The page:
The lesson learned from this story is a matter of the heart, not a matter of works.  We learn that God does care about what you do and how you are living in this world, but He cares more about your heart for Him.  God does not forget or overlook the fact that we are sinners.  We must remember that the beauty of the Gospel is that while we were still sinners, Christ came and died for us.  The blessings of God are not necessarily material blessings, although all things come from Him.  All of the blessings God gives to us, every single one of them, big and small, are meant to impact our hearts. 

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Call to Action: Do you know that God loves you?  Do you believe that with all of your heart?  If so, then do not wonder or worry about what you are lacking.  In Christ, you have all that you need.  He hasn’t just given your freedom and life, He has given you abundant freedom and life!  We can have peace in knowing that salvation, life and peace does not depend on us and our good works, but fully on Jesus Christ alone.  It is Christ who saves you and promises you eternal life.  Rest in Him.  Rely on Him.  When you are resting in the salvation and love of your Heavenly Father, your good works and life will naturally flow from it.  Consider the words of psalm 119.  As he reads and learns God’s Word, he is not excited that he has found the key earning salvation.  He is excited and praising God because God has revealed Himself to him and delivered him from sin.  Find your joy and prosperity in Jesus, and not in this world.  Salvation and peace are not possible for any man or woman to achieve.  But all things are possible with God.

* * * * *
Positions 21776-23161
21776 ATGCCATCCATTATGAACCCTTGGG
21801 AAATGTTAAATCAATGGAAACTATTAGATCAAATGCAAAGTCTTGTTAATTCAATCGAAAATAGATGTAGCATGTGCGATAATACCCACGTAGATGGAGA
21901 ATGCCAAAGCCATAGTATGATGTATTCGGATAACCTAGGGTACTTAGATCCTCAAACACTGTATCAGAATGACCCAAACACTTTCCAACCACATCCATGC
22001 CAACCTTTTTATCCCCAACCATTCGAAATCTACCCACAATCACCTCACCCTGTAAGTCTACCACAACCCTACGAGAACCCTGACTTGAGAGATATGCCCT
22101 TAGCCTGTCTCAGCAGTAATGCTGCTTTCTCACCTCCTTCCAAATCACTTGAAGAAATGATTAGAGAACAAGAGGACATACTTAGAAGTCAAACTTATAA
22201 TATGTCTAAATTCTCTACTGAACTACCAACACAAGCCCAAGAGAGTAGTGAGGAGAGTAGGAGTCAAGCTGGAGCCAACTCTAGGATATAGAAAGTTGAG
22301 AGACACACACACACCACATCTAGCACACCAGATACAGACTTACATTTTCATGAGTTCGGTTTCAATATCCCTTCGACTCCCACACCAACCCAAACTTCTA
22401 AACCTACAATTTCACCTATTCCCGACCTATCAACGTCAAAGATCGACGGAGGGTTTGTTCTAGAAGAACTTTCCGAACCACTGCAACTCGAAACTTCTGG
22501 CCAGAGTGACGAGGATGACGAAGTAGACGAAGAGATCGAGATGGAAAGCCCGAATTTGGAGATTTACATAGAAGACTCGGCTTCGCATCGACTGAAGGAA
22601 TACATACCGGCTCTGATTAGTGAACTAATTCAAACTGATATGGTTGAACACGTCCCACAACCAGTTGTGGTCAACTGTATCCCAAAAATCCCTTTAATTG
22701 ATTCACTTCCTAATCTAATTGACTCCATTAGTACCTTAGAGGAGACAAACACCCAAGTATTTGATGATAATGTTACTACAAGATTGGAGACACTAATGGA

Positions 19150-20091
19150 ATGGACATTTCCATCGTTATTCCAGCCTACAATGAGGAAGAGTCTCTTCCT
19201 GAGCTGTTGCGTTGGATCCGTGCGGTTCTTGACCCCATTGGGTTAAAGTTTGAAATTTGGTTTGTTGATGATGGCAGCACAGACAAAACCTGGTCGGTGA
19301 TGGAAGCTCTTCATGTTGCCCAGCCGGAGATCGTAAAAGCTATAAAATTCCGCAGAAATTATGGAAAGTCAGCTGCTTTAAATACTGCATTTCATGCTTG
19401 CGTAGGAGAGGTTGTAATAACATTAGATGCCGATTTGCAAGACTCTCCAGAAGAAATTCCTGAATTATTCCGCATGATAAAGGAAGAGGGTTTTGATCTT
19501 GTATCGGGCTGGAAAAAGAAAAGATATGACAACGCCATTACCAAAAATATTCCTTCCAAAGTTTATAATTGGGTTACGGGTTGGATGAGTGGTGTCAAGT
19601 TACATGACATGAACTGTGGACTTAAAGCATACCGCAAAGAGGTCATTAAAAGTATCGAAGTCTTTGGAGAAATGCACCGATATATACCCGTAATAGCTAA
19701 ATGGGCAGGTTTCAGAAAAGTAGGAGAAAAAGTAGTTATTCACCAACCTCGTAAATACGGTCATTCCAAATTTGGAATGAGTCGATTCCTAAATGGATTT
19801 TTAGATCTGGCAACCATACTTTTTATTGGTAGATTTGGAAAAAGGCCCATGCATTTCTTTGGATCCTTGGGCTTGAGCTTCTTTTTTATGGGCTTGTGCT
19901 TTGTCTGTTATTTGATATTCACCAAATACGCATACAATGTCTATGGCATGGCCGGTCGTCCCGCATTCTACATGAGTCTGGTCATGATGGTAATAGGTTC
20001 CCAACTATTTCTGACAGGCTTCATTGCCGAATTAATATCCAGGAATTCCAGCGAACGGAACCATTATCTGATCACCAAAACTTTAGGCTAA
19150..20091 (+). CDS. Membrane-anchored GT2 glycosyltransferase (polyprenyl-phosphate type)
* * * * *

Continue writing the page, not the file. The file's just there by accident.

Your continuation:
AuthorLarkin Sumerlin

Bible Reading: Psalm 89; Luke 2:1-14

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Psalm 89 begins, “I will sing of the steadfast love of the Lord, forever; with my mouth I will make known your faithfulness to all generations.”  Is there a more powerful and true statement for this Christmas season?  As the children of God, Christmas means much more to us than the rest of the world.  We are the most blessed people, because our God has loved us enough to send His Son to save us from sin!  89:15-18 says, “Blessed are the people who know the festal shout, who walk, O Lord, in the light of your face…For you are the glory of their strength…For our shield belongs to the Lord, our king to the Holy One of Israel.”  This psalm is describing the people of Israel, but this also beautifully describes us as well.  We know how to shout praises to our God, and we know the joy of walking in His light.  Although we are weak because of sin, we are given strength from God, and He is our shield of protection.  Our lives are saved because of the love our Heavenly Father.